OXFORD UNIVERSITY PRESS

Group CBT for Psychosis: A Guidebook for Clinicians

ISBN : 9780199391523

Price(incl.tax): 
¥8,932
Author: 
Tania Lecomte; Claude Leclerc; Til Wykes
Pages
312 Pages
Format
Paperback
Size
178 x 254 mm
Pub date
Jun 2016
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Psychosis implies an alteration of one's reality, with specific beliefs and sensory experiences that affect one's judgment and capacity to function socially. Previously, medication alone was believed to attenuate or eliminate psychotic symptoms; however, more than two decades of empirical evidence now support the use of cognitive behavior therapy (CBT) for psychosis, including group CBT for psychosis. Group CBT for Psychosis offers the first published group therapy module of its kind and is suitable for a broad range of mental health professionals. Group therapy for people with psychosis is often recommended given its cost-efficiency and indirect benefits such as improved social skills and social support, yet delivery of this group intervention necessitates specialized skills and knowledge not typically included as part of most clinical training programs. This book offers thorough descriptions of relevant techniques, clinical vignettes, and worksheets for use in group sessions. Individual chapters focus on the basics of CBT for psychosis, essential elements of group therapy, explaining the CBT model in a group context, techniques for various symptoms, measuring change, common obstacles to group CBT for psychosis, and much more. Group CBT for Psychosis will be a valuable resource for psychiatrists, psychologists, psychiatric nurses, occupational therapists, social workers, and graduate students in these fields. Professors and supervisors teaching clinical skills, such as how to run groups or how to conduct CBT in groups with people with psychotic disorders, will also find this book very useful.

Index: 

Introduction
Chapter 1: History of group therapies for people with psychosis
Chapter 2: Basic cognitive behavioral model used in group CBT for psychosis
Chapter 3: What have studies taught us about CBT for psychosis?
Chapter 4: Essential elements of group therapy
Chapter 5: The role of the therapist in group CBT for psychosis
Chapter 6: Getting started
Chapter 7: Stress- How it affects me (the first six sessions)
Chapter 8: Testing hypotheses and looking for alternatives (sessions 7 to 12)
Chapter 9: Drugs, alcohol and how I feel (sessions 13 to 18)
Chapter 10: Coping and Competence (sessions 19 to 24)
Chapter 11: Measuring change
Chapter 12: Obstacles to group CBT for psychosis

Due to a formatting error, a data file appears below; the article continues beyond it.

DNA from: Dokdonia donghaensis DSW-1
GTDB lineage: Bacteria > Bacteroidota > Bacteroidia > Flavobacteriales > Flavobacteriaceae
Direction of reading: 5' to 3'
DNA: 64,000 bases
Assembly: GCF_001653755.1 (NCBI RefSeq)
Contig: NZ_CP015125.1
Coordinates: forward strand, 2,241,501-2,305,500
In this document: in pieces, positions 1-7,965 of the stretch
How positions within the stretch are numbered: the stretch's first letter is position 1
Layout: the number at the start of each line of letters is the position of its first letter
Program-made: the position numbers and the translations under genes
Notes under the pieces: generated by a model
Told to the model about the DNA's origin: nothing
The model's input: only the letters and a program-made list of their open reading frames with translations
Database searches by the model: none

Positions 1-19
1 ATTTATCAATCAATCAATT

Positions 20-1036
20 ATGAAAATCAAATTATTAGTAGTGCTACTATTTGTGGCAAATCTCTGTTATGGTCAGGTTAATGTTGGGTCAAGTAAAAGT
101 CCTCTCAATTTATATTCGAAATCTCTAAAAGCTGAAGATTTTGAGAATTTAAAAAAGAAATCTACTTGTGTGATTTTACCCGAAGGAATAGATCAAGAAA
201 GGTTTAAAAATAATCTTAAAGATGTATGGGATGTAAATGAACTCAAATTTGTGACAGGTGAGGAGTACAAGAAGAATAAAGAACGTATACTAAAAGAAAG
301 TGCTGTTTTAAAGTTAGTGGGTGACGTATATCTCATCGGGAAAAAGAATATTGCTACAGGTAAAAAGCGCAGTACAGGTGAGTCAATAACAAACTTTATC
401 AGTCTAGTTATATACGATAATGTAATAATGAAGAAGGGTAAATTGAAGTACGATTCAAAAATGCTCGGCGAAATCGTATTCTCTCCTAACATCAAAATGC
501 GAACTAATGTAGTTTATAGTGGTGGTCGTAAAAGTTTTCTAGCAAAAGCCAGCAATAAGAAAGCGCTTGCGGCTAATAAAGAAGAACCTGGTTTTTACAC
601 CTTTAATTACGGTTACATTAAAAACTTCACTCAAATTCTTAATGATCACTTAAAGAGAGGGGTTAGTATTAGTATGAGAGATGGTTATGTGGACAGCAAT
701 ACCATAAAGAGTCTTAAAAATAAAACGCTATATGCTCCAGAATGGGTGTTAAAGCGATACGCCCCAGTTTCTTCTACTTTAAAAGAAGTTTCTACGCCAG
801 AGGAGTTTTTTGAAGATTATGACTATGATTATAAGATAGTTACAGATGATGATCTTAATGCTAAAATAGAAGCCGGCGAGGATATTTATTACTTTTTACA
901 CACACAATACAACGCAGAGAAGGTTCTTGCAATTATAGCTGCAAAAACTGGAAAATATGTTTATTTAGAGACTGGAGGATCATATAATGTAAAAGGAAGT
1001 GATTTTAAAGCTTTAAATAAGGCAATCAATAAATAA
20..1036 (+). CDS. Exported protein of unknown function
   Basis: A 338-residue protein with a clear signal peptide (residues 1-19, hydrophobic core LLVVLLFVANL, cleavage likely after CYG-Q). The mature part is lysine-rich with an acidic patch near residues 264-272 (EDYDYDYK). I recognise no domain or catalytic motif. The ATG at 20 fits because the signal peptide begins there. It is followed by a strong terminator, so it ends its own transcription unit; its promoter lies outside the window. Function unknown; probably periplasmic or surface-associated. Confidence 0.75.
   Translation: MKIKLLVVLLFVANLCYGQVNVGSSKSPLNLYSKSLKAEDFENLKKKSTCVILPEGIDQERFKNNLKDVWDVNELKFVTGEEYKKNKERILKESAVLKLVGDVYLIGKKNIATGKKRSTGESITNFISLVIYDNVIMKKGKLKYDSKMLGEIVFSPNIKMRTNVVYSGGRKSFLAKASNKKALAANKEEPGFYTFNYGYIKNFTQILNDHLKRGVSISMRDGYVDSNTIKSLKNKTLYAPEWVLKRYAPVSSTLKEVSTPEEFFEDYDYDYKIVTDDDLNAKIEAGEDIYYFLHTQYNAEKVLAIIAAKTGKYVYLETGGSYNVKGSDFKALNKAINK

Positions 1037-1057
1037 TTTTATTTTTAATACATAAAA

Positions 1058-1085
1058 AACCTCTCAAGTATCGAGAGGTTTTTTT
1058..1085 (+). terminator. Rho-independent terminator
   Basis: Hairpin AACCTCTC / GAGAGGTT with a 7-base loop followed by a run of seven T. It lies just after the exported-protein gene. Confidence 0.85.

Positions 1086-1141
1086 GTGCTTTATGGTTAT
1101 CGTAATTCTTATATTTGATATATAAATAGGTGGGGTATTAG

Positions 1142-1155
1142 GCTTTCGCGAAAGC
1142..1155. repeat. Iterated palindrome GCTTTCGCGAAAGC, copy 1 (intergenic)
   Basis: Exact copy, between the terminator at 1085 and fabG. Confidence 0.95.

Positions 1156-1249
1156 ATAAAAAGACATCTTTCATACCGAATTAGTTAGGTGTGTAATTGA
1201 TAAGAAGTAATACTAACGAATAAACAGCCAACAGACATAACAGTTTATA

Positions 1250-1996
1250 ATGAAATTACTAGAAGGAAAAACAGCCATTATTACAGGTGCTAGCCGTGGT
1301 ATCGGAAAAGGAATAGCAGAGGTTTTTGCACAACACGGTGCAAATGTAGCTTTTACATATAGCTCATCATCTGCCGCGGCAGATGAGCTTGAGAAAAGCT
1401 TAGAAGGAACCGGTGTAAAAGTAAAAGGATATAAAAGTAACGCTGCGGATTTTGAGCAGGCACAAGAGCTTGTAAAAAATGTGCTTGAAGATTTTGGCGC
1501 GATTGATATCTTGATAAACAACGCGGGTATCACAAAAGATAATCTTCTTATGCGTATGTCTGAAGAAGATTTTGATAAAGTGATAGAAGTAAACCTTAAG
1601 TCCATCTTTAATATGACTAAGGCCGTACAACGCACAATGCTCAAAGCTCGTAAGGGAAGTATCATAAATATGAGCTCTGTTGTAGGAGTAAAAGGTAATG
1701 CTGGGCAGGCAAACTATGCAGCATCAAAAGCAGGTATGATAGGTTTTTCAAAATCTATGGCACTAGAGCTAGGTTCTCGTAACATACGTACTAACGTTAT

Chapter 13: Therapist competence - what skills are needed to conduct group CBTp?
Chapter 14: CBT groups for psychosis with other targets
Chapter 15: Conclusion
APPENDIX
1 - The group CBTp Workbook
2 - Example of a diploma for the graduation
3 - List of sessions used in brief inpatient group CBTp
4 - Participation Scale
5 - Self Esteem Rating Scale - Short Form
6 - First Episode Social Functioning Scale - Self-Report
7 - QuickLL
References
About the Authors
Index

About the author: 

Tania Lecomte, PhD, is Professor in the Department of Psychology at the Universite de Montreal and a registered clinical psychologist. Dr. Lecomte has helped develop and validate assessment tools as well as several group interventions for individuals with severe mental illness. Dr. Lecomte has received several national research grants and awards over the years and has published more than 80 articles and co-edited two books on psychiatric rehabilitation (in French).; Claude Leclerc, RN, PhD, is a mental health nurse specialist, Professor of mental health nursing at Universite du Quebec a Trois-Rivieres, and Invited Professor at the Universite de Lausanne, Switzerland. His research interests are mostly centered around mental state evaluation, design and validation of rehabilitation intervention oriented toward recovery for individuals presenting a first episode of psychosis, and cognitive behavioural techniques for psychosis.; Til Wykes is Professor of Clinical Psychology and Rehabilitation and Vice Dean of Psychology and Systems Sciences at the Institute of Psychiatry, Psychology, and Neuroscience, King's College London. She has been involved in research on rehabilitation for many years, both in the development of services and the evaluation of innovative psychological treatments. She is also the director of the Centre for Recovery in Severe Psychosis (CRiSP).

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